• Learn what transitions are
  • Learn how to set a different transition type
  • Create a custom script file


  • Data Transitions


You may notice while going through your apps, the pages just kind of blink into existence. We’de like to change that.


Links are the elements that take us places so that’s where we’ll put our data attributes. Go ahead and put data-transition=”pop”. Or set it to whatever transition type you want. The full list is here in the demo page. At time of writing this, the transition page in the version 1.4.2 demos is reading 404, so I linked an earlier version. The transitions from version 1.3.1 are:

  • fade
  • pop
  • flip
  • turn
  • flow
  • slidefade
  • slide
  • slideup
  • slidedown
  • none

Play around with these and see which one you like. Something to notice is that when you hit the back button, the transition will play in reverse. Cool, huh?

Setting A Global Transition

As always, we don’t want to have to manually add data-transition=”pop” to every stupid link in the document, so we’ll just change the default page transition for the entire document. To do this, we’ll have to get a little crafty.

Create a New js File

We are going to write a script that will override the current global page transition (which happens to be ‘fade’). Don’t be intimidated by this. As always, we’ll do this together.

Open up your text editor of choice and create a new document named “custom-scritps.js”. Just as we create a .css file and fill it full of CSS style rules, we create a .js file and fill it with jQuery scripts. jQuery is really just a shorthand way of calling up javascript scripts.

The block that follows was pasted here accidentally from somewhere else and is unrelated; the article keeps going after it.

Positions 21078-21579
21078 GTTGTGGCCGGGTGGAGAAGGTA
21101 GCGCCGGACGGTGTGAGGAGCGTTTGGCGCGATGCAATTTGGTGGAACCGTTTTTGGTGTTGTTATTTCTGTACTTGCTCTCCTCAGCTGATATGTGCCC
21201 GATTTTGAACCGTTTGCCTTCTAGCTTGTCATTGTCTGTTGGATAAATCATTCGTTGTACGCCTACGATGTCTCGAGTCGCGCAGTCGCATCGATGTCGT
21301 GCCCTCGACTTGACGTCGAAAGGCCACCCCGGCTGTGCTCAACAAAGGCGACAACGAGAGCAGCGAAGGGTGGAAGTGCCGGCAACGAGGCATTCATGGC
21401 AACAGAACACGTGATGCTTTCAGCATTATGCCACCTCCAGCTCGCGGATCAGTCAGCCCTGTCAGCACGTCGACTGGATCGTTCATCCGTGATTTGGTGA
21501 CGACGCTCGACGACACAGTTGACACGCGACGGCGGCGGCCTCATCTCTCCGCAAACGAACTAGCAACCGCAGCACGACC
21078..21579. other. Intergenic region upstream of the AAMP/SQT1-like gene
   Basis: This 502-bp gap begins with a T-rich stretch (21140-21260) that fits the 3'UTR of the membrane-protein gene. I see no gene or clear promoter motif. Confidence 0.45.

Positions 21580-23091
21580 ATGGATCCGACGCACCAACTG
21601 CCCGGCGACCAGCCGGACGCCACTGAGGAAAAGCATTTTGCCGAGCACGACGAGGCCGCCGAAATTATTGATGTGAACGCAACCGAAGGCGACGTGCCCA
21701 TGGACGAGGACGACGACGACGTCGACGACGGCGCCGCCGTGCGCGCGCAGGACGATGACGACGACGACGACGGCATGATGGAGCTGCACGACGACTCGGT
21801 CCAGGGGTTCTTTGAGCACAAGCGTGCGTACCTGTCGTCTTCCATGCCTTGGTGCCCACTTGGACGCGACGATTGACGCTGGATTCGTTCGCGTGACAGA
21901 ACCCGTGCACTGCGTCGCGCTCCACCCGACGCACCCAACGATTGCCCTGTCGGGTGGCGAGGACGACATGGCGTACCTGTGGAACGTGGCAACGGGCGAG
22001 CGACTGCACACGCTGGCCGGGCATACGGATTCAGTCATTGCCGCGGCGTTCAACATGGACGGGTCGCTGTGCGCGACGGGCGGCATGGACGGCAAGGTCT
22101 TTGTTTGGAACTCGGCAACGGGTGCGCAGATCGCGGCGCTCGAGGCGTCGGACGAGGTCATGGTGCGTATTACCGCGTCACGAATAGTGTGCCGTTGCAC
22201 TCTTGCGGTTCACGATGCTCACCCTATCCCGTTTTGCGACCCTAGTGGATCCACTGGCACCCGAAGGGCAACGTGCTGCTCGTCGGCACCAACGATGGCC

Inside this file, enter the following:

$(document).bind("mobileinit", function () {
 $.mobile.defaultPageTransition = 'slide';

That probably means nothing to you. That there is a jQuery function. If you would like to learn how to use jQuery, you should check out the jQuery track on Codecademy. It’s surprisingly easy to pick up and fun to use. You’ll feel like a magician with all the cool stuff you learn to do. Anyway, back to the lesson.

Link It To Your App

Here is where we start getting a little bit more sophisticated. If you haven’t already been doing so, put the html file for this project into a folder called “project-5″. In the same folder, put the newly created “custom-scripts.js” file. In your index.html, go to the head section where we will be linking our custom script.

You’ll notice that there are two js files linked in the head. The first one calls up the jQuery API and the second calls up the jQuery Mobile API. We are going to put our custom script in between these two. Very important that they be in between.

<meta charset="utf-8">
<meta name="viewport" content="width=device-width, initial-scale=1">
<title>jQuery Mobile Demos</title>
<link rel="stylesheet" href="http://code.jquery.com/mobile/1.4.2/jquery.mobile-1.4.2.min.css" />
<script src="http://code.jquery.com/jquery-1.9.1.min.js"></script>
<script src="custom-scripts.js"></script>
<script src="http://code.jquery.com/mobile/1.4.2/jquery.mobile-1.4.2.min.js"></script>

Test Out Your Handiwork

If that broke your site, then you should go back and check to see that there are no problems with your syntax. You may have left out a quote or bracket or something. Otherwise, you’ve got a grand spanking new transition! Notice that when you hit the back button, the animation goes backward.


I think it’s fairly obvious what you should do.

Change the global page transition to something other than ‘fade’.

Send me the link when you’re done.

Look at project 5 on our GitHub to see how I did it.